So, being struck by this wall display, we asked our client the obvious question, “Why do all of these communications look the same—without any creative ideas?” The initial reply went something like this: “You have to understand that skincare is different. There are certain rules you need to follow so that consumers will always recognize our/their brand. That’s why, for example, getting the colors and layout pattern the same nearly every single time is so important. Our consumers flip through these women’s magazines and look for their brand—to see what’s new.” As for the lack of creative ideas, the client took issue: “No, having this particular model is our idea. No other brand has her under contract; she represents our brand.”
To be blunt, this kind of thinking is not only nonsense, it’s the exact opposite of what you would hear from marketers at Apple, Dove and Clinique (skincare!), MasterCard, and even from such an everyday, low-involvement brand such as Duracell. Marketers at these companies, and presumably their senior managements, seem to be much more into ideas. Maybe they have taken a long look at their own category’s “wall display” sometime in the past and concluded that you cannot possibly gain impact, let alone involvement from your customers, by taking on the look of the herd. And when so many products in so many categories today perform about the same, why would anyone invest in marketing mix elements that also look the same?
So, what’s to be done? Well, we think that just as more and better ideas are needed for brand marketers everywhere, so is a better idea needed for marketing organizations everywhere. Call it a new model, if you like. For sure, some companies are already employing a new model—one that demands and rewards ideas from its marketing organization. For this week’s Boats & Helicopters, we offer a few “basics” for implementing such a new idea, a new model for marketing.
BOATS & HELICOPTERS—Toward a New Idea for the Marketing Organization
- Hire different people. The old model of hiring virtually 100% MBA’s is outdated and out of synch with today’s “age of sameness” marketplace. More than ever before, marketing organizations need a steady flow of ideas—both strategic and executional—to have a chance at winning. We would propose no more than 33% of the marketing organization be composed of MBA-types. The other 66% should be designers, those with communication and digital agency experience, trend-watchers, and cultural anthropologists.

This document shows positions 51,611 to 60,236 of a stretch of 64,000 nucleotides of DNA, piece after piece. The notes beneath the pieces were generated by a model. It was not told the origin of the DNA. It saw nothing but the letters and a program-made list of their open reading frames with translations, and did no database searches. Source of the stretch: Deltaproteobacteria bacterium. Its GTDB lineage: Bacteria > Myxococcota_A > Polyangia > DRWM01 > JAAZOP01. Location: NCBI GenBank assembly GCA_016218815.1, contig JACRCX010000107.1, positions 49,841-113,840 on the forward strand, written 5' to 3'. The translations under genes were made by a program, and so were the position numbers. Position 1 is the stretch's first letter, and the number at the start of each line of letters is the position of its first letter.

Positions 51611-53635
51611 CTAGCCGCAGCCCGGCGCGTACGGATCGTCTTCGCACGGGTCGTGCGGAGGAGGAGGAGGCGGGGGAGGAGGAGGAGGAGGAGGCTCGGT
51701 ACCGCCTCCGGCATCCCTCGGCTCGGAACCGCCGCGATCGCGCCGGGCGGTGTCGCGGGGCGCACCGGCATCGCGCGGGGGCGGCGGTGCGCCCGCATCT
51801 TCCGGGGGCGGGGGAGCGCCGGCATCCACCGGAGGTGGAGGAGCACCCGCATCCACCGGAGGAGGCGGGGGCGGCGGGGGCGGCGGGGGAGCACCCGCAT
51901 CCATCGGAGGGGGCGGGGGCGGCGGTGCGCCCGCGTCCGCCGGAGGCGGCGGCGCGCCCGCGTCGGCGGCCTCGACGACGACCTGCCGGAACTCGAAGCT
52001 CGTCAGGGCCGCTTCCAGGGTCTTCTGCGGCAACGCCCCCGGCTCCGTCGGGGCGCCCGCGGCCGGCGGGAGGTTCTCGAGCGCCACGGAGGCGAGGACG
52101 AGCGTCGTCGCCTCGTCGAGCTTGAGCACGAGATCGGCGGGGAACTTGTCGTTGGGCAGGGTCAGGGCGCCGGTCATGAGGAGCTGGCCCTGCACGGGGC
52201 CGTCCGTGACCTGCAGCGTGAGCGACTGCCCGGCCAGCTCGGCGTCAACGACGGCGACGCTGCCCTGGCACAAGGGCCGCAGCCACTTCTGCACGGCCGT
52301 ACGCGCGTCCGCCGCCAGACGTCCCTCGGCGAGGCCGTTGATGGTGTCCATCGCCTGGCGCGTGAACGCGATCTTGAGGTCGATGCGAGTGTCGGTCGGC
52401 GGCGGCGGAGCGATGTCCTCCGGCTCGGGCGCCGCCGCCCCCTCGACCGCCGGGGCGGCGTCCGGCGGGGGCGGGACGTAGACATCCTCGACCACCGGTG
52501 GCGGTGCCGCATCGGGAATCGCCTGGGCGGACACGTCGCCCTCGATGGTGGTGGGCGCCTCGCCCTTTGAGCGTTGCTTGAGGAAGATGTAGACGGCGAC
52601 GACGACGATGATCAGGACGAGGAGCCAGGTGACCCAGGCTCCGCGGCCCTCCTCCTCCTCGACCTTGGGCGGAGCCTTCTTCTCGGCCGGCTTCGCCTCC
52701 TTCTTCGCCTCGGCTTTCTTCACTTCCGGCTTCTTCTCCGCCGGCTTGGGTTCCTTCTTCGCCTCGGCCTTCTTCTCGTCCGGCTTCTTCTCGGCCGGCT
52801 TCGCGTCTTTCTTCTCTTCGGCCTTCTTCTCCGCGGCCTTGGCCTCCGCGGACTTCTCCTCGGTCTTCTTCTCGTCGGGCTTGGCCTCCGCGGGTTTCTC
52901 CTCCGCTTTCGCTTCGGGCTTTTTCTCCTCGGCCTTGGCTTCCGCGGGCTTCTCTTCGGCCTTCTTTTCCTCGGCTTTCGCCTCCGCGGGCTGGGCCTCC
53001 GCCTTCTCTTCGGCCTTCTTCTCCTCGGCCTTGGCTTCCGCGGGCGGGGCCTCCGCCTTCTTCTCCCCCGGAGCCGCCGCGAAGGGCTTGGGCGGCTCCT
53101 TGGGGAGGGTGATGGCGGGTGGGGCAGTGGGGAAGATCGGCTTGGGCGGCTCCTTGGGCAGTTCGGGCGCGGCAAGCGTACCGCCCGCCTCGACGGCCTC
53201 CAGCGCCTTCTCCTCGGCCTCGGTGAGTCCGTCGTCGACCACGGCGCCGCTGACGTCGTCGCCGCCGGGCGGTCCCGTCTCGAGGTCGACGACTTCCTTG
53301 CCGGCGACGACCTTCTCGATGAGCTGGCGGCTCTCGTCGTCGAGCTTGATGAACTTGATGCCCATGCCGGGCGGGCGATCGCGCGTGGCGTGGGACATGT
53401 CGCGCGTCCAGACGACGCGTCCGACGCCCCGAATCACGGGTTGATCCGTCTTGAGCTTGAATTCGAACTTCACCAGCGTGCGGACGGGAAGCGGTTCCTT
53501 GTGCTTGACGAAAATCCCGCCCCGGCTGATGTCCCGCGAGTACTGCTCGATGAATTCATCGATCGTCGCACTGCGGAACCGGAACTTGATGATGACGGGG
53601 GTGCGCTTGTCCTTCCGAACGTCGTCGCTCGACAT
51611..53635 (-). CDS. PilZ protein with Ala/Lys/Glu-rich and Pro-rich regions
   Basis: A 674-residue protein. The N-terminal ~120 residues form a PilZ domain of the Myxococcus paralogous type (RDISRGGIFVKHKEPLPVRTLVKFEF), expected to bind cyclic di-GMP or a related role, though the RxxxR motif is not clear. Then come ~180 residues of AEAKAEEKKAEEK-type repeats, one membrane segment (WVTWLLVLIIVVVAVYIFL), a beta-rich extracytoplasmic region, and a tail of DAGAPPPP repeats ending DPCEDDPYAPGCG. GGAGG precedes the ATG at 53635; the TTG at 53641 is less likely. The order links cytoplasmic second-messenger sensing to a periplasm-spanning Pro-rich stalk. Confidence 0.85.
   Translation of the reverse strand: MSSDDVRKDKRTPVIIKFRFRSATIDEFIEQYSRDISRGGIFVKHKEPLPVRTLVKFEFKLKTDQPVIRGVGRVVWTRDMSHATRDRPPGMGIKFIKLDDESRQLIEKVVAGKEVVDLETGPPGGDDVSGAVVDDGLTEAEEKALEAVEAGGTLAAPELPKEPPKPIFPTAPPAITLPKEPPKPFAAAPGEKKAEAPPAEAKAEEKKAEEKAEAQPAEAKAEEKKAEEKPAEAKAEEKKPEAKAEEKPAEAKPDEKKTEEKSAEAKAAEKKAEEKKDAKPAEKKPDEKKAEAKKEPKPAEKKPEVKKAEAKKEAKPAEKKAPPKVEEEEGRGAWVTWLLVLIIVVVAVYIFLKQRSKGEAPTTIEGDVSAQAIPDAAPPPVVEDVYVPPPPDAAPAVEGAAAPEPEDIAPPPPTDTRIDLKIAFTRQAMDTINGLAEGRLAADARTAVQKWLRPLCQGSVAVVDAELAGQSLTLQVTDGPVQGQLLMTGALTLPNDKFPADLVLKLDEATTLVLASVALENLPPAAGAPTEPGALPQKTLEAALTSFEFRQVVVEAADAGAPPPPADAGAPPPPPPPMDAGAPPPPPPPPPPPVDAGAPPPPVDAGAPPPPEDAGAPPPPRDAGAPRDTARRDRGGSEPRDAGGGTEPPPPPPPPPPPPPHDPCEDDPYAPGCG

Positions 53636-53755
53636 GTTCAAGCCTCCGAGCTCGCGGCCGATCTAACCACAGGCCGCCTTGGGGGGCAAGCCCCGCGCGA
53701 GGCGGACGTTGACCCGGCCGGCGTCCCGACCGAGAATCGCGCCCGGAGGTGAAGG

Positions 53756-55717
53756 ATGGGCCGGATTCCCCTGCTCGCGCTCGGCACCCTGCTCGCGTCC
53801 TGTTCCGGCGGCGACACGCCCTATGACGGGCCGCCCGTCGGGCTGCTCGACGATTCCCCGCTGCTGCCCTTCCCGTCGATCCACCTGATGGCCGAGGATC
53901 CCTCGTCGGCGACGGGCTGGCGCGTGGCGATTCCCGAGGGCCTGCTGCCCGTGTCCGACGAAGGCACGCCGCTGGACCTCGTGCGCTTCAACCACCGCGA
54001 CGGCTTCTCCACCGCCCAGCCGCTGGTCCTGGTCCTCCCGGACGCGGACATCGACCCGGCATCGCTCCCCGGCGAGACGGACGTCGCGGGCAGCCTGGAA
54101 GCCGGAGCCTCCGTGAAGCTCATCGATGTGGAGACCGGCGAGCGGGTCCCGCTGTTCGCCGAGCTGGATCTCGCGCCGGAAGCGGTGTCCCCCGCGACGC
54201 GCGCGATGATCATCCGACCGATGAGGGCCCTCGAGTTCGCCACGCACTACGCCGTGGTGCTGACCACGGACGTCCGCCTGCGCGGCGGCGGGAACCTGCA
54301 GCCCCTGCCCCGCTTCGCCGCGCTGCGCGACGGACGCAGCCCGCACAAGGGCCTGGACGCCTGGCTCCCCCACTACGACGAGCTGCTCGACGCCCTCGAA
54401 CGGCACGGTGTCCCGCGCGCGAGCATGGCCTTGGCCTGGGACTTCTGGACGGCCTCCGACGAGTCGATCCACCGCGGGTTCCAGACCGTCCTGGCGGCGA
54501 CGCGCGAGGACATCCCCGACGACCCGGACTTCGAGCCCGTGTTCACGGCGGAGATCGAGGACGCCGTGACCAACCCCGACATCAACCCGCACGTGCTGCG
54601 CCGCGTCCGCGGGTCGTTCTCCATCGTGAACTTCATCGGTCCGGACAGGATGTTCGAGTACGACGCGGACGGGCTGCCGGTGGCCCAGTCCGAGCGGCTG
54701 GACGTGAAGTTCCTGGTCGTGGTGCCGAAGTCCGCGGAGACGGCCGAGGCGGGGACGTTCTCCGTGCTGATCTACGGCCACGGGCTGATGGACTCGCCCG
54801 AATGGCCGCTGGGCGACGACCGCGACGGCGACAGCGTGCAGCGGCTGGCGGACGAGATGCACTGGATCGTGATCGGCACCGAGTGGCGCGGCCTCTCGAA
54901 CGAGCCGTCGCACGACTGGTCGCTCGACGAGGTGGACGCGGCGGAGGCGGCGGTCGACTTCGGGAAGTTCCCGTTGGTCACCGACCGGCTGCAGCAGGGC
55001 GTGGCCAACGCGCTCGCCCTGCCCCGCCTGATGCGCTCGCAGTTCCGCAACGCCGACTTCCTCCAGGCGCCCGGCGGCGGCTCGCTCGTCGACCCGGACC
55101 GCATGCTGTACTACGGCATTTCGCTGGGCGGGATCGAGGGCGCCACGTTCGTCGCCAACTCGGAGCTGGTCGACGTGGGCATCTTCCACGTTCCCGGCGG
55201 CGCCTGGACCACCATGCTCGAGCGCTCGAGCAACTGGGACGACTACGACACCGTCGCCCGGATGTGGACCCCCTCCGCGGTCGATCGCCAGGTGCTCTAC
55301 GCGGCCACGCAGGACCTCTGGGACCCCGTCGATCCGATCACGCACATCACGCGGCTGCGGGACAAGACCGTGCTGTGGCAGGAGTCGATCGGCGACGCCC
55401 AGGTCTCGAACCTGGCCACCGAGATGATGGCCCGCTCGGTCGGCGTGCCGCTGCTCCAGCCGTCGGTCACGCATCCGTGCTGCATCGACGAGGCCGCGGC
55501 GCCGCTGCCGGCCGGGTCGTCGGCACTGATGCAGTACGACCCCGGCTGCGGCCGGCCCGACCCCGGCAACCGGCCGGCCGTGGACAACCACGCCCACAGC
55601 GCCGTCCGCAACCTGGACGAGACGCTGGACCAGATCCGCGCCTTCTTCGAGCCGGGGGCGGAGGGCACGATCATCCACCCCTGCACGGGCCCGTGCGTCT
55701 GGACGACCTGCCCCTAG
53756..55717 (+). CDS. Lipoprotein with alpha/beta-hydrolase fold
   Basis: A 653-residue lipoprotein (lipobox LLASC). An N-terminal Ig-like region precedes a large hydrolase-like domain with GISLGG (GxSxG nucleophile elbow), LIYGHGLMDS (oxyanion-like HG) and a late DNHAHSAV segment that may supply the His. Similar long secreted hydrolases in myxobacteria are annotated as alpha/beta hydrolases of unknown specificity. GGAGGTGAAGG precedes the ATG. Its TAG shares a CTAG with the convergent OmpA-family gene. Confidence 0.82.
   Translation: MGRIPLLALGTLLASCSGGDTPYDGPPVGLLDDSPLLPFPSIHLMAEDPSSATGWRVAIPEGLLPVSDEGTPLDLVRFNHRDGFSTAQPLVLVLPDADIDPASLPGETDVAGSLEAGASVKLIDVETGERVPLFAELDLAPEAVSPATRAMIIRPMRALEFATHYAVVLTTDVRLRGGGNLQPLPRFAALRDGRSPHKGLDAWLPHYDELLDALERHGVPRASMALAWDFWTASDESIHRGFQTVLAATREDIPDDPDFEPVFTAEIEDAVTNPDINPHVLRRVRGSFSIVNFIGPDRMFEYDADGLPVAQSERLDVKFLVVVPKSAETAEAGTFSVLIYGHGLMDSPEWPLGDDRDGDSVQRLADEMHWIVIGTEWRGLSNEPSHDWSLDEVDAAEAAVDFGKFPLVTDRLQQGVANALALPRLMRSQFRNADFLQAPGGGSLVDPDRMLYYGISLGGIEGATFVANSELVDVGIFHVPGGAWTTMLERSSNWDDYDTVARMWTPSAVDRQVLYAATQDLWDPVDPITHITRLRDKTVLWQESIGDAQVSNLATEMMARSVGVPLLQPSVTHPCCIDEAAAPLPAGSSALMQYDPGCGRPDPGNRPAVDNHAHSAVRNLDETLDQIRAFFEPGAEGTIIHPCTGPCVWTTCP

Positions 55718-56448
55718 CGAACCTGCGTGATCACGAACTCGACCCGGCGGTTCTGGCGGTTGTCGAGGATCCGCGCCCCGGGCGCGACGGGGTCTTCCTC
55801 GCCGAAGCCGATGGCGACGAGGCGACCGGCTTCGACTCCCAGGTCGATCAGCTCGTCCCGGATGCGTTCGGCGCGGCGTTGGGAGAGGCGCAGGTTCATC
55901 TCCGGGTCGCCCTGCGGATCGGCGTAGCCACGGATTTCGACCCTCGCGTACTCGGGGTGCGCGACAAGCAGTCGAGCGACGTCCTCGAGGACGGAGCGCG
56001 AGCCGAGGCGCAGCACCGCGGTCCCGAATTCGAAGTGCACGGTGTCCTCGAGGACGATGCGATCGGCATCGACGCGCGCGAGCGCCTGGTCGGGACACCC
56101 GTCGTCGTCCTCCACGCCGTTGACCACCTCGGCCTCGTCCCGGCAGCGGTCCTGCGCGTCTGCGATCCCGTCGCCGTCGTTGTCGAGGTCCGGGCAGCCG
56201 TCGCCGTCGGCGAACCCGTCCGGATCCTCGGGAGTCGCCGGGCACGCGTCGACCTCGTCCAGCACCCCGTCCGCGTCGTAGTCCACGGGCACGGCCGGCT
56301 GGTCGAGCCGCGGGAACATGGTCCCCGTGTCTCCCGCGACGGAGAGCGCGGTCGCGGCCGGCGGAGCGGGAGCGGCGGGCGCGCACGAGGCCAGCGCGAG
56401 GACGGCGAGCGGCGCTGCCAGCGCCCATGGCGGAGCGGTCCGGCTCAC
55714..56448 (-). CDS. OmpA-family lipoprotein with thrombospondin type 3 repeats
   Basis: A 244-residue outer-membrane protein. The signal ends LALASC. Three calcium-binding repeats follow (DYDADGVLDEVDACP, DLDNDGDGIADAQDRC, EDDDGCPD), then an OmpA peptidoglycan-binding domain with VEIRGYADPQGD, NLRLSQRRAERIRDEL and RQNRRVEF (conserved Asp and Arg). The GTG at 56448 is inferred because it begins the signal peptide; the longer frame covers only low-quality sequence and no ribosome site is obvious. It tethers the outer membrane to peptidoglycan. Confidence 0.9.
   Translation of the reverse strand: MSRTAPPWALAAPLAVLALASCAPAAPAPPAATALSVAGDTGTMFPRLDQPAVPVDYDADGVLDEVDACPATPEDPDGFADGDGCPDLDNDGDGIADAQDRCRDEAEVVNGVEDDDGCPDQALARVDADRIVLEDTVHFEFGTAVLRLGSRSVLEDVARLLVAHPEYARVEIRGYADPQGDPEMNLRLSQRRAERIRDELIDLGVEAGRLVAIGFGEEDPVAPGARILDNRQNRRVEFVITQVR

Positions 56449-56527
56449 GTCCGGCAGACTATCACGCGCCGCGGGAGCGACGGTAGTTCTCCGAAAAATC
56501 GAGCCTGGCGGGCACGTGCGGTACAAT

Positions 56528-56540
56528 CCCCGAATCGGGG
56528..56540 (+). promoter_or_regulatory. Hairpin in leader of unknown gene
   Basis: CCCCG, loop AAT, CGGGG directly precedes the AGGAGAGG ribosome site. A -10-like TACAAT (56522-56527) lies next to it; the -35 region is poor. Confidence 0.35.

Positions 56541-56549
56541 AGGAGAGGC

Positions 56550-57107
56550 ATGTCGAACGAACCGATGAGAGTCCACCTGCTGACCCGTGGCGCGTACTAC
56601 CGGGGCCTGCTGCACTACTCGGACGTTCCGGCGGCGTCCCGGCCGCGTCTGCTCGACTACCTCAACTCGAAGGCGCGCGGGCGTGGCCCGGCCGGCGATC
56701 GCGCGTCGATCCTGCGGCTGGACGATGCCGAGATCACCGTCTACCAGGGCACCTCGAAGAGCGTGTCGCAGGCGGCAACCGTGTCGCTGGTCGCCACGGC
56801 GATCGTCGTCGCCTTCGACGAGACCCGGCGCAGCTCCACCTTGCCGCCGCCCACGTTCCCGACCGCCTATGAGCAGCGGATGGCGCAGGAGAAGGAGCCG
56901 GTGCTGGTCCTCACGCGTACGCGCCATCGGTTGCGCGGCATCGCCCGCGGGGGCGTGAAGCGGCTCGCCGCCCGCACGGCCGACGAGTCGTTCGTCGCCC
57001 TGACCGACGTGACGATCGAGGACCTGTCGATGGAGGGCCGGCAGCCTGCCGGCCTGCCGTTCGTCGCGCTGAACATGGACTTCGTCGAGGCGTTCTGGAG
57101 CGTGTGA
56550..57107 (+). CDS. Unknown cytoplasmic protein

- Set expectations and reward differently. Instead of incentivizing toward an annual bonus with only business performance and “project list” completion goals, reward at least 50% of the bonus on the number and quality of ideas delivered (or under assessment).
- Establish an idea-flow culture. This means that each marketer has some responsibility for creating a flow of ideas. It does not mean that each marketer must personally come up with the ideas…only that he or she establishes teams and supplier relationships that will keep new ideas—of all kinds—coming. To institutionalize such a culture, in fact, regular “staff” meetings that typically review project progress are replaced with idea sharing and building sessions.
- Present annual marketing plans differently. Rather than drown everyone with endless data and situation reviews, keep these to a pre-set minimum (say, for example, to no more than 15 critical info slides). And add a key section that outlines the breadth of ideas the brand plans to pursue, across all key marketing mix elements. Indicate, as part of this “Master Brand Idea Plan” what resources will be used to generate, develop, and test new ideas.
- Rename the marketing organization. While this would be the least actionable part of the new model, it could be a real important psychological one. To label a marketing organization as “Marketing Analysis & Planning” is clearly not indicative of the idea-generating responsibility one expects. Something as simple as “Marketing Ideation,” on the other hand, makes perfectly clear what the senior management, even the entire Company, expects.
Richard Czerniawski & Mike Maloney